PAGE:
Staggering Numbers of Covid-19 Cases in Meat Packers Point to Need for Improved Worker Protections, Paid Sick Leave
Statement of CSPI Deputy Director of Regulatory Affairs Sarah Sorscher
Every few days another meat packer reports a COVID-19 outbreak—and yesterday marked the largest wave of COVID-19-related closures yet. Three pork plants announced outbreaks and temporary closures, with 186 cases at Tyson Foods’ facility in Columbus Junction, Iowa, at least 28 cases at Smithfield’s Cuhady, Wisconsin facility, and enough cases to close the same company’s facility in Martin City, Missouri.
These closures follow Monday’s announcement of halted operations at JBS’s beef production facility in Greeley, Colorado, with at least 50 infected employees and three employee deaths, and last week’s shuttering of Smithfield’s Sioux Falls pork plant, where 518 employees have now tested positive, making the facility the single largest cluster of cases in the U.S.
Work in meat packing plants is already risky, with some of the highest rates of workplace injury of any job sector. But coronavirus has introduced an entirely new occupational hazard, with these crowded facilities becoming breeding grounds for the virus.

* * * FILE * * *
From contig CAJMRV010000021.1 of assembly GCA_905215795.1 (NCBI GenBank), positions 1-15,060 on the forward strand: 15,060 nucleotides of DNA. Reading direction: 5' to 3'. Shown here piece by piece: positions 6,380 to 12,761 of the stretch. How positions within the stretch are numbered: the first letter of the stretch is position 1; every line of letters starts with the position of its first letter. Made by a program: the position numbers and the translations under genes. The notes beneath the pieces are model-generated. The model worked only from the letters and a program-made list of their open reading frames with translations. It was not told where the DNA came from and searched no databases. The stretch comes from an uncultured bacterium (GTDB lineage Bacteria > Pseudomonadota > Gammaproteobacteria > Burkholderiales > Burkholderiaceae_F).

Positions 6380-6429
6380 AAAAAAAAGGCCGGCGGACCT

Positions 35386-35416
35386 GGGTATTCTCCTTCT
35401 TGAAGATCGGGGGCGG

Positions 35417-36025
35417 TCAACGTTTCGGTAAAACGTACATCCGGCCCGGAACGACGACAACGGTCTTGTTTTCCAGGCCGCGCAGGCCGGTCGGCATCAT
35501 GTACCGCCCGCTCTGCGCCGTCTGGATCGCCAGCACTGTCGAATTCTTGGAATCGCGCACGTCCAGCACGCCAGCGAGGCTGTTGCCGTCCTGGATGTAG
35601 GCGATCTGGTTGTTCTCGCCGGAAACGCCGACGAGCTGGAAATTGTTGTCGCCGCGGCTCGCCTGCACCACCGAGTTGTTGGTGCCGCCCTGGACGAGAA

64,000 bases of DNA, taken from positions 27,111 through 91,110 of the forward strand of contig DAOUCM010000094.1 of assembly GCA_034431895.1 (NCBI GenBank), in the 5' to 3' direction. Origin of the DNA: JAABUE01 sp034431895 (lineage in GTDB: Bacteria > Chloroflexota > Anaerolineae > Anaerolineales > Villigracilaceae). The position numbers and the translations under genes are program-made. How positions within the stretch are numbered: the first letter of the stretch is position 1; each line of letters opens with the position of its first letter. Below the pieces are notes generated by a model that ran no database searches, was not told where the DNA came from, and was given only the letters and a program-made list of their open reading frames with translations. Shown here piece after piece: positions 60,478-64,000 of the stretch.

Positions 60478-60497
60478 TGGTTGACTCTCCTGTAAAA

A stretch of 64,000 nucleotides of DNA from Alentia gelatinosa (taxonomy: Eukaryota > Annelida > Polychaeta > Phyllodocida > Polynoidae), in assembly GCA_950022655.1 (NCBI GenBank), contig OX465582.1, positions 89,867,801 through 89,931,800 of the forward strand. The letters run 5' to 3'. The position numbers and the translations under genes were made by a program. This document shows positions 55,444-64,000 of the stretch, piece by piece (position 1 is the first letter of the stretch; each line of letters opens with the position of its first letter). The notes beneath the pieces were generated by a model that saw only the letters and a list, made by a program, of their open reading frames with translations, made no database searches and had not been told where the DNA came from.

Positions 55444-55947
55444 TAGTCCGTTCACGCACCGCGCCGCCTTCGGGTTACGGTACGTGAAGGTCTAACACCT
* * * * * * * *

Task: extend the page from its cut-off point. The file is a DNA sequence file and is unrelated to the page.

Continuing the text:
Mistakes by the meat industry have made conditions even worse. Workers at Smithfield report a lack of social distancing, inadequate personal protective equipment, and—worst of all—feeling like they’re being bribed with bonus pay to come to work sick. Tyson and JBS claim they’ve relaxed attendance policies that penalize workers for calling in sick, but have not announced they will offer paid sick leave, depriving workers the financial security they need to stay home when they develop symptoms.
The food industry can do better. We urge companies to put worker health first by providing effective PPE to all workers, enforcing social distancing, installing work station dividers where distancing is not possible, and providing up to two weeks of paid sick leave to any employee who misses work because they have become ill or exposed to COVID-19.